The cybersecurity threat landscape continues to grow in size and sophistication--right along with the expansion of the educational landscape

What’s your campus cybersecurity outlook this year?

The cybersecurity threat landscape continues to grow in size and sophistication--right along with the expansion of the educational landscape

Fall semesters are starting across the country, and freshmen – with their variety of networked technologies in tow – are preparing to begin their next phase of life at an institution of higher learning.

Students will take part in cyber commerce on and off campus; campus administrators will add these new identities to campus databases; faculty will keep teaching in an era where students are already social media experts, influencing friends online, and using learning management systems.

The regulations and security measures your campus’s chief information security officer and the IT department have set up may not be something those first-year students are prepared for.

Cybersecurity challenges in higher ed

The primary concern for IT leaders in higher education continues to be cybersecurity. These education leaders in cybersecurity and IT must be firm and clear about their expectations. As Helen Norris, the current CISO for Chapman University and head of the EDUCAUSE Board of Directors, recently told a Senate committee focused on education, “the cybersecurity threat landscape has grown and transformed over the years.”

Higher education faces risks from hacking, phishing, ransomware and social engineering and is an easy target for attackers. Managing private student and research data reveals the challenges that small and resource-constrained schools have in defending against ransomware. And as Norris highlighted, higher ed is “at a disadvantage in competing with employers in the tech sector when hiring information security professionals.” As it is, there’s a significant cybersecurity skills gap – to the tune of a shortage of 2.7 million skilled cybersecurity professionals, according to the latest reports from ISC(2).

Cyberattacks can easily harm the school’s reputation and make it harder to attract new students, in addition to having financial repercussions that put a strain on slim budgets. Having cybersecurity on your priority list doesn’t necessarily translate into action. While there isn’t a magic solution to stop every occurrence, knowing the common types of cyberattacks and how to avoid them can help your institution create strong security measures to protect data and resources, according to the Collegis Education publication, Higher Ed Cybersecurity Landscape: 2022. The education CISO needs to promote the cricial actions and tools to successfully offer an acceptable return on the security investment.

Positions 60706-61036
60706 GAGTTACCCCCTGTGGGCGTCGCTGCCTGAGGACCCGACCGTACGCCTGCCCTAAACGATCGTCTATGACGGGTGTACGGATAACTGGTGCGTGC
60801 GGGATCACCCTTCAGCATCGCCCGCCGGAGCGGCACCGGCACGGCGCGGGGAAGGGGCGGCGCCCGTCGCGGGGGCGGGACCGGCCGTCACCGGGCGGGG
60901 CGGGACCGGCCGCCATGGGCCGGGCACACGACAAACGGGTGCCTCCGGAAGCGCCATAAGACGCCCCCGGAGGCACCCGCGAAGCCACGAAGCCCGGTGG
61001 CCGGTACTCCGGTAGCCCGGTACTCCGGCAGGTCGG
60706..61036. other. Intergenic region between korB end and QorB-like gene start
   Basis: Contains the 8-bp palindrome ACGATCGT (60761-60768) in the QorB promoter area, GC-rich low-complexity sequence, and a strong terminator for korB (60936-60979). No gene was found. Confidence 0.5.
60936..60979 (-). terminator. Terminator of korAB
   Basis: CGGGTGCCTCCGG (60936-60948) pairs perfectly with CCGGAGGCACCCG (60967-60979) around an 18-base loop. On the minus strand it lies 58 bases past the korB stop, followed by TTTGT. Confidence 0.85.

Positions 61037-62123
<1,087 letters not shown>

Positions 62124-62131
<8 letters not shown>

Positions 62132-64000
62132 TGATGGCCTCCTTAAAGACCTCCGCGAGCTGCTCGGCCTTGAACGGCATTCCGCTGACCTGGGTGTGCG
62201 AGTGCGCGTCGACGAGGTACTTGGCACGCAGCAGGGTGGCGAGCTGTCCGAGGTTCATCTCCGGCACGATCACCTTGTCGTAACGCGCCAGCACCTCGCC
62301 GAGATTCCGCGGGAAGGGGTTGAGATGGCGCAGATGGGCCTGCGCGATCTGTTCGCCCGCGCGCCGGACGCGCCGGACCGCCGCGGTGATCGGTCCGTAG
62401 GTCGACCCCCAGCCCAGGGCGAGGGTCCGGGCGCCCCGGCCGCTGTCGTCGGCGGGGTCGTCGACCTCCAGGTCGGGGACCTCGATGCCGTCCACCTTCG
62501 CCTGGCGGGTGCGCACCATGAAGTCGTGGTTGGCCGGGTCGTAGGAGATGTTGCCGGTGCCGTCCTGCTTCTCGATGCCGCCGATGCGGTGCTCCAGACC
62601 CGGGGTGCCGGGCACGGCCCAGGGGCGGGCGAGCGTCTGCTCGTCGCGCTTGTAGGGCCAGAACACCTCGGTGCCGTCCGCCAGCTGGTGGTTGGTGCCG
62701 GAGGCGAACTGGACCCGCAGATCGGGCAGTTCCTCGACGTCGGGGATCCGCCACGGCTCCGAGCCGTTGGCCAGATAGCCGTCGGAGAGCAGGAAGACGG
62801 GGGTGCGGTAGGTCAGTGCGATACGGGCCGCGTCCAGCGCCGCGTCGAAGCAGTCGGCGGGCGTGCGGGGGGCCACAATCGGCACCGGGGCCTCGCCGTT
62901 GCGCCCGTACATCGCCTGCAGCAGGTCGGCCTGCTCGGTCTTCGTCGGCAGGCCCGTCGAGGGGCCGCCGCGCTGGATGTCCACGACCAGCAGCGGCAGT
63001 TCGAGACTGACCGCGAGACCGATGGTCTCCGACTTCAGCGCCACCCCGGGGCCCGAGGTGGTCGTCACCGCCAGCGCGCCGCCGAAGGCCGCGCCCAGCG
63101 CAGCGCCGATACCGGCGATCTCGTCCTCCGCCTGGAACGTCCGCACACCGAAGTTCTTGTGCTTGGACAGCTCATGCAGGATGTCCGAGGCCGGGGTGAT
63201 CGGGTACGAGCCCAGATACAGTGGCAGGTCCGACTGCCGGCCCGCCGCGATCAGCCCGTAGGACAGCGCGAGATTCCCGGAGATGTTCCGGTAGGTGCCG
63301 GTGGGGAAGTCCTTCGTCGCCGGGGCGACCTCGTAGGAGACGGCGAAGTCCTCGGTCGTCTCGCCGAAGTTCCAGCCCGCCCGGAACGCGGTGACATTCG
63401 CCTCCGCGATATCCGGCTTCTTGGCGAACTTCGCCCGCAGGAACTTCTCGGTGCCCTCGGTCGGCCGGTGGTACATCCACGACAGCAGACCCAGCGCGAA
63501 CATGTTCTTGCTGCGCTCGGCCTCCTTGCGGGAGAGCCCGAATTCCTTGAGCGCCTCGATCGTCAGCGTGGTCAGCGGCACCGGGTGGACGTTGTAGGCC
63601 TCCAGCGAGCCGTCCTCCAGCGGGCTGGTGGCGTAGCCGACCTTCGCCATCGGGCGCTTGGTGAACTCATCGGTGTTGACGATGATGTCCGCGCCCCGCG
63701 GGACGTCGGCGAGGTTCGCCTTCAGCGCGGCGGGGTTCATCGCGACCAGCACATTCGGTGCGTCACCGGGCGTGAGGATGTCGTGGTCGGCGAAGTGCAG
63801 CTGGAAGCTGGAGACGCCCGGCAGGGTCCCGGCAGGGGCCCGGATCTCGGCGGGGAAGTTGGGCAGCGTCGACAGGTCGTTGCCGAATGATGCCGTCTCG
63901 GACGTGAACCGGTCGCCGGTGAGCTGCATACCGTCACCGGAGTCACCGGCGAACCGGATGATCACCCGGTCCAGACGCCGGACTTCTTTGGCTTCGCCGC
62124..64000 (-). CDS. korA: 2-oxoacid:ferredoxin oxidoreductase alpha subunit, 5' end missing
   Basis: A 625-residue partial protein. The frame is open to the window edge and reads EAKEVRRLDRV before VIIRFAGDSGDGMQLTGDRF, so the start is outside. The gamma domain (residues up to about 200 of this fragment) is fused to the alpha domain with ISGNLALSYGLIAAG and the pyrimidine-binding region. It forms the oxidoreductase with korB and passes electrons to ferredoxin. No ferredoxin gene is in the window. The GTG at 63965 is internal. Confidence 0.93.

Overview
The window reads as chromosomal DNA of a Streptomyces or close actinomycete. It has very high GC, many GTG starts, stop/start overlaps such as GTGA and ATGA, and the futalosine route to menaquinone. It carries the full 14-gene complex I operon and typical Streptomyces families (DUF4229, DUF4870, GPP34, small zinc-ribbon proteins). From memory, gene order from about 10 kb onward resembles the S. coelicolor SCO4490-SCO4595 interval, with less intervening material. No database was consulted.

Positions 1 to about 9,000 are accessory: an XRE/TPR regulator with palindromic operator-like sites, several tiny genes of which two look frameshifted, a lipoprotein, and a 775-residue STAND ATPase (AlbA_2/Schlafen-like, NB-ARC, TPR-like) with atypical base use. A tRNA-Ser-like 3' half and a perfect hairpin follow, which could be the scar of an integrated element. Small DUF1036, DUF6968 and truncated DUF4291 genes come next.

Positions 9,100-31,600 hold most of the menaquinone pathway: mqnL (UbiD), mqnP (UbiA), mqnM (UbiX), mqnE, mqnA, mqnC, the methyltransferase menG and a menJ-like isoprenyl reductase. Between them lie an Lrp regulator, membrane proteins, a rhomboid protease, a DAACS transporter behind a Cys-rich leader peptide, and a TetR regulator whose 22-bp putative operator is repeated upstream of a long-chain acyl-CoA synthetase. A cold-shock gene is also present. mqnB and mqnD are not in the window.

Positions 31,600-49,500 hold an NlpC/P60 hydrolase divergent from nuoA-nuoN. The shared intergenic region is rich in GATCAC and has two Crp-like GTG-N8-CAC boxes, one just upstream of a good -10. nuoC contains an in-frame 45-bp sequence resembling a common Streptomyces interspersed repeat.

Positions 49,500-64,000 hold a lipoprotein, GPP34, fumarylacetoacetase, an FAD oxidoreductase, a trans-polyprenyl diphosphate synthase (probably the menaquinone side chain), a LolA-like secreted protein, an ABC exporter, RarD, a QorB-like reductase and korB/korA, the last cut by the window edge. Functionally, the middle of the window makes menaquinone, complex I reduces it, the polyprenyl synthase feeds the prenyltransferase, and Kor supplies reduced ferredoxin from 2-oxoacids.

A complex cyber-ecosystem

As we emerge from the COVID-19 pandemic, most schools have returned at least in part to having students on the physical campus – but there’s still a demand for access to online learning models. This isn’t likely to go away. Secure remote access to the campus must be a part of the pursuit of innovations in instruction like podcasts, on-demand lectures and learning opportunities beyond the classroom. These innovations all present cybersecurity difficulties.

Remote learning is becoming more important in the new normal. Robust education cybersecurity involves campuses expanding their reach globally via the number of online learning possibilities available. New York University, Penn State, Georgia Tech, and Purdue University are just a few of the colleges and universities that offer cybersecurity degrees online. Remote learning can enable students who aren’t close enough to a campus to pursue degrees that will advance their careers and it can also create more accessibly for students who may not be physically able to attend a class in person.

Preparation and planning for the win

The CISOs, who are in charge of campus security, are attempting to define what’s normal for the coming academic year as they speak with the CIO and other campus leaders (e.g. chancellor, provost, CFO, COO, risk management, deans and directors) and offer customized Cyber Threat Briefs.

CISOs ought to issue a “Welcome Back” greeting to academics, researchers and employees. A similar greeting should go out to students as part of the schedule of events for the fall term, addressing their online needs. Cybersecurity Awareness Month is in October, so this is a great time for CISOs to set up plans for this important occasion. Update your incident response procedures right away and consider experimenting with and enhancing incident reaction time.

The cybersecurity threat landscape continues to grow in size and sophistication–right along with the expansion of the educational landscape–and it doesn’t help that higher education is a prime target for attackers. The cybersecurity skills shortage and tight security budgets add to the challenge, but wise communication and planning will save the day. Early fall is the ideal time to begin developing your budget “wish list” and communicating your wishes to the deans, directors and other influential people on campus.

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